- Give your insurance agent a heads up. When you’re tackling a major home improvement project, tell your insurance agent. Major improvements that add value to your home often mean you need a higher limit on your homeowners insurance.Your agent can guide you through any updates you need to make to your coverage or policy limits.
Upgrade Your Homeowners Insurance with Guaranteed Replacement Cost
Your home is often the biggest investment you’ll make in your lifetime. That’s why it matters to have the right homeowners insurance.
If you ever had to file an insurance claim, do you know how much you’d have to pay to rebuild your home (and that brand-new deck) from scratch? Often, the answer is: more than what you paid for it. A lot of things can affect the cost to rebuild, such as the price (and availability) of materials and labor.
Good news: You can take the guesswork out with a simple add-on to your homeowners policy. Ask your ERIE agent for a quote that includes Guaranteed Replacement Cost*. With this coverage, your insurance policy will pay for the full cost of rebuilding your house back to its previous size and specifications, without requiring you to shell out additional cash.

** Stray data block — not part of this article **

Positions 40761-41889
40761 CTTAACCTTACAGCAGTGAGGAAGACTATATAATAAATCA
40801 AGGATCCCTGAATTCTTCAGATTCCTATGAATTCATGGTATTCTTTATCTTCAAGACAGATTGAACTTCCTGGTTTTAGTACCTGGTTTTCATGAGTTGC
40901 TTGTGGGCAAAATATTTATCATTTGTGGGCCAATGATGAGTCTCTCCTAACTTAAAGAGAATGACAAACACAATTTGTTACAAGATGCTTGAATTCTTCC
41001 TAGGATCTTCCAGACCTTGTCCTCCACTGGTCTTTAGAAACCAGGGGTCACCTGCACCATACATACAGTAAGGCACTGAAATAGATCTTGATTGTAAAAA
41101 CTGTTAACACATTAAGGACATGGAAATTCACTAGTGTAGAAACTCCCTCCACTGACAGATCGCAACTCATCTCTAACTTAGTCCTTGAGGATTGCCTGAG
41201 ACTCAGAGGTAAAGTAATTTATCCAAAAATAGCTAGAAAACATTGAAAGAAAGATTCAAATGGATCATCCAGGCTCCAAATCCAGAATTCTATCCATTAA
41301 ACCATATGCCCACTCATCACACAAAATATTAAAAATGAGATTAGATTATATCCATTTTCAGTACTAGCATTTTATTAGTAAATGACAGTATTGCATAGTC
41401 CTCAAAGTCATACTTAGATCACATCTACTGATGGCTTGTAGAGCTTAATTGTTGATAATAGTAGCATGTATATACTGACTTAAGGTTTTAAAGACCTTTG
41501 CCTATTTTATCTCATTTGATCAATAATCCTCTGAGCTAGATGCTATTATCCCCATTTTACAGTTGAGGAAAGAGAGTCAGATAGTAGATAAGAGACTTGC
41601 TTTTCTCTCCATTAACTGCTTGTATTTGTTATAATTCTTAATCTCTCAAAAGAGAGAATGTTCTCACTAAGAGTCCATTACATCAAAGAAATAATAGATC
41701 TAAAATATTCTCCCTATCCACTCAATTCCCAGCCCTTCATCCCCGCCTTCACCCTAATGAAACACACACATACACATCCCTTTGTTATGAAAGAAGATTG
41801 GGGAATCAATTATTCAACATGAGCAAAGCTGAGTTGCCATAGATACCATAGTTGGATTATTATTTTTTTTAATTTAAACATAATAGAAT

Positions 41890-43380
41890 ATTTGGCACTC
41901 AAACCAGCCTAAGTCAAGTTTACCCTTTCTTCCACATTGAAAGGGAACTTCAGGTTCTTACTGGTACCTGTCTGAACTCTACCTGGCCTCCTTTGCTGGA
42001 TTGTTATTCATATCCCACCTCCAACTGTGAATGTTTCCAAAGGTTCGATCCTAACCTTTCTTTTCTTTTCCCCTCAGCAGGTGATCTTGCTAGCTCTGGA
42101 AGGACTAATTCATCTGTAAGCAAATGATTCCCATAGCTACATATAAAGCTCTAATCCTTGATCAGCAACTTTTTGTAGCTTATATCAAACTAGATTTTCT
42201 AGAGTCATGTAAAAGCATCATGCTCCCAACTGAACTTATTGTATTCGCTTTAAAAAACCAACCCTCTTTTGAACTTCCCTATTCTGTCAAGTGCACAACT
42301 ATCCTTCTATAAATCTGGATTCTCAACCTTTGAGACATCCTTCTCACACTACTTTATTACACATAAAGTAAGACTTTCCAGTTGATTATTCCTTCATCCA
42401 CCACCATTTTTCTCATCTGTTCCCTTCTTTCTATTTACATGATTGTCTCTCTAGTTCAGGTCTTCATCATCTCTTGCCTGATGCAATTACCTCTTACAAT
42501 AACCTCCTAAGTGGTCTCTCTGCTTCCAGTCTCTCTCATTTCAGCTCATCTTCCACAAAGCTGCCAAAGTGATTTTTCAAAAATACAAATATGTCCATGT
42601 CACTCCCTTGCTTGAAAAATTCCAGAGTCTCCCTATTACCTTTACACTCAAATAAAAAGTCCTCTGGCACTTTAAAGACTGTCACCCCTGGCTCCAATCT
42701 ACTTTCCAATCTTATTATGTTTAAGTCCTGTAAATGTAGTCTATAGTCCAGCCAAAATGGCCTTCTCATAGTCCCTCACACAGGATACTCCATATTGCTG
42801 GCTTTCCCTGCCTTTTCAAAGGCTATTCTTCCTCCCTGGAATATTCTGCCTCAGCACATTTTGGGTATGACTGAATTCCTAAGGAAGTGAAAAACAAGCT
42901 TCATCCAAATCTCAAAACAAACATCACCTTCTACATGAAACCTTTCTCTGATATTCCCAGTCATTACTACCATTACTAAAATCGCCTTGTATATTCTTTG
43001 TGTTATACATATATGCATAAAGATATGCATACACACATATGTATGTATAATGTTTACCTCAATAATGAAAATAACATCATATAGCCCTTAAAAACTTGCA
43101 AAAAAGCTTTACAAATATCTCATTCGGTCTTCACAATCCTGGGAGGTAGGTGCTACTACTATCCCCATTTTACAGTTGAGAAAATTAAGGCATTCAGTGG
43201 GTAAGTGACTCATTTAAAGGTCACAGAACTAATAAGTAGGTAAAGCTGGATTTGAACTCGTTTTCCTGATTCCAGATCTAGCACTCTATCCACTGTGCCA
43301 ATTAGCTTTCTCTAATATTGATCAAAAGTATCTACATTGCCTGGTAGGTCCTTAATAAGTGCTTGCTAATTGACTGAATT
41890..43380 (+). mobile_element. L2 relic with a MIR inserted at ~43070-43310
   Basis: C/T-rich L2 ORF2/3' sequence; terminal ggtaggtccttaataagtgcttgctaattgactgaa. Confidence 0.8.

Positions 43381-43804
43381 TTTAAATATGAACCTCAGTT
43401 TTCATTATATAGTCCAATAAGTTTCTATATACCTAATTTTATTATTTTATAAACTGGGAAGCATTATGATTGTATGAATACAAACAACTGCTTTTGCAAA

*Guaranteed Replacement Cost applies to dwelling and requires home improvements over $5,000 to be reported within 90 days - not available with all policies and in all states. Coverage of costs to comply with laws or ordinances is subject to limits. Depreciation will be deducted until repair or replacement is made. Talk to an ERIE agent for more information.